Micromanagement 101: Learning to Let It Go

If there’s anything we’ve learned over the course of the pandemic, it’s the multitude of ways we can keep track of what our teams are doing. Pick a communication tool, any tool: Slack, Zoom, Teams, OneNote, Flock, Twist, Trello – the list is endless. No matter where you are geographically, we can be connected on a myriad of platforms to video chat, message, collaborate, and whatever else we want to do together, on top of regular old phone calls or emails.

It’s wonderful to have the ability to be on top of what staff are up to, but where we do draw the line? I can check in on you any time I want, but do I really need to? And when does my checking in cross the line into micromanagement?

Controlling every aspect of your employees’ work doesn’t benefit anyone: not them, not your company, and not your customers. Micromanagement is right up there with the top reasons that employees quit: it’s a work style characterized by excessive vigilance – unwanted attention that interferes with your employee’s ability to feel motivated, effective, trusted, and productive.  When faced with constant, critical scrutiny, workers feel the impact heavily on their self esteem and sense of morale. “If my boss is endlessly taking me to task or questioning what I’m doing, am I really doing any good here? Will they ever trust me enough to just leave me alone?”

The Signs of Micromanagement

Most micromanagers don’t even realize what they’re doing to their staff, for several reasons. Most often the leader in question lacks adequate trust in their team to let go of the tasks that could and probably should be delegated. How often do staff need to get your approval before carrying out their regular duties? Do you require every message, report, and email to be copied to you first, so that you can re-word their work at will, no matter how small an edit may be? While you might tell yourself that this is just quality control, when carried out to the extreme, the emphasis becomes more on the “control” and not on the “quality.” 

Here’s another sign to consider: how watchful are you when it comes to your staff’s whereabouts? Particularly now in the world of remote work, do you check time stamps and follow the progress of every conversation they’re having? How often are you verifying who is “available,” “busy,” “offline,” or “away”? If you are working in person, what rules do you have around time spent at one’s desk or workstation, versus leeway to walk away to do other tasks, without checking in with you first?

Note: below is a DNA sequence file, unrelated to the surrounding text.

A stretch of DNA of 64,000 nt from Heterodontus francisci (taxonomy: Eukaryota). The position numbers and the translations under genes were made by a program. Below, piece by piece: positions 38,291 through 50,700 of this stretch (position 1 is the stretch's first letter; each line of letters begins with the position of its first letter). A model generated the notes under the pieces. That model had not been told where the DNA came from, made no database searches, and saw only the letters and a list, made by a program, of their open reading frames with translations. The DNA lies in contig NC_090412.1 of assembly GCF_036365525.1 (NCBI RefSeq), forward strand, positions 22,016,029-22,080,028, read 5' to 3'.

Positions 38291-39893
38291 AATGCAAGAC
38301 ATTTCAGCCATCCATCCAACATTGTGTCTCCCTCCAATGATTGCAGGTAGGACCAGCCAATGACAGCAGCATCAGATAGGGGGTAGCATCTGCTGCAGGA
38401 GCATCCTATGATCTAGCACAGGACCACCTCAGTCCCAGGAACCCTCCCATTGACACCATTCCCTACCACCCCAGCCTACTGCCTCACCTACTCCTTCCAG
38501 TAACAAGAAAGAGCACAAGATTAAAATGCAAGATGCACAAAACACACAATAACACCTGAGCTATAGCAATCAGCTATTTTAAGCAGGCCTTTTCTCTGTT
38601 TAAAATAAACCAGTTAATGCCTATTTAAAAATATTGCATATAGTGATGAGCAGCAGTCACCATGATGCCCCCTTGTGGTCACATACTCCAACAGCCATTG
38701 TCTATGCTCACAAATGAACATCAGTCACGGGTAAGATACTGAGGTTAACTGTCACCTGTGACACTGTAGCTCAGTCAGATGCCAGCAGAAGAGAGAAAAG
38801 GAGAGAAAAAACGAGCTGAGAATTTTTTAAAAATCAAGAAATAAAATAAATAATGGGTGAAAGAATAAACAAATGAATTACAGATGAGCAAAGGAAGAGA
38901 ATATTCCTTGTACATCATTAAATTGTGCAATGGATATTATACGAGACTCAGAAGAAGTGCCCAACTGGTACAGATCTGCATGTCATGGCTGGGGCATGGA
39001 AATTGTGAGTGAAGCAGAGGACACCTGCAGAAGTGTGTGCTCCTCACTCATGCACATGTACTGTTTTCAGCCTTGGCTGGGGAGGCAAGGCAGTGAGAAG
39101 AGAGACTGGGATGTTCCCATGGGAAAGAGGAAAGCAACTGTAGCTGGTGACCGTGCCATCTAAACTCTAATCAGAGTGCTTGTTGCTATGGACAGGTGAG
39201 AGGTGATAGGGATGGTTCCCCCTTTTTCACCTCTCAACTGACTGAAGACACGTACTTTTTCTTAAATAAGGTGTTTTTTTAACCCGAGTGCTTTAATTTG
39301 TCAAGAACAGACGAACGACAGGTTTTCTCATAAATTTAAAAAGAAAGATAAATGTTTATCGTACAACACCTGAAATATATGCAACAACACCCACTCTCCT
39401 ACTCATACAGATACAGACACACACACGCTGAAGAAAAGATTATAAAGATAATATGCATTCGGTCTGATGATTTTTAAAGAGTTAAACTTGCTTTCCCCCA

What to Do Instead

One of the first things you can do if you’re wondering about your management style, is to view your team from a lens of empathy. Put yourself in their shoes. How much would you appreciate it, if you had a supervisor who was constantly questioning where you are and what you are doing? Again, there is a very fine line between “quality control” and just plain “control.” Any new employee is going to need more supervision than normally required – that’s when you will want and need to spend lots of time with your staff person: for onboarding, getting them used to policies and procedures, and the overall culture of your workplace environment.

But beyond that, when training is complete and it comes down to regular everyday work, this is where the “letting go” comes in. It’s time to breathe deep and delegate. And that doesn’t mean relinquishing every single task: your work is to take a good look at what you are doing in the course of your day and your week and ask yourself: what can I reasonably let go of that is not critical for me to handle myself?  This is about taking a good look at an individual and with them, determining how they want to grow and develop with your organization, and what related tasks are appropriate for them to take on. Following that, it requires investing the time, resources, and energy into making sure they can succeed.

Along with delegation then, comes the trust to allow them to fail. That’s right: to give your staff the space to work hard enough to achieve new heights and in the process, to sometimes make mistakes along the way. You’re the one who has the most expertise in the area you just delegated, so it’s important to remember that the new task for them may take them longer to do at first; and it may take them a few tries before the work is as effortless for them as it is for you. Keep communication times regulated to your one-to-one meetings, once a week, to allow them the time and space in between check-ins, to really spread their wings on their own.

Finally, give your staff credit where credit is due. Their success is your whole team’s success, and those triumphs, no matter how small, have the potential to boost morale, a sense of pride in accomplishment, and a positive work culture that lives beyond the perimeter of your own desk.

Your Engaged Assignment: Do you find it hard to let go? If you begin by determining the right task, for the right person, at the right time, you are well on your way to letting go of the micromanaging style of leadership. Need more tools to help you become a better manager and leader? Check out The Art of HR and equip yourself with the skillset needed to succeed.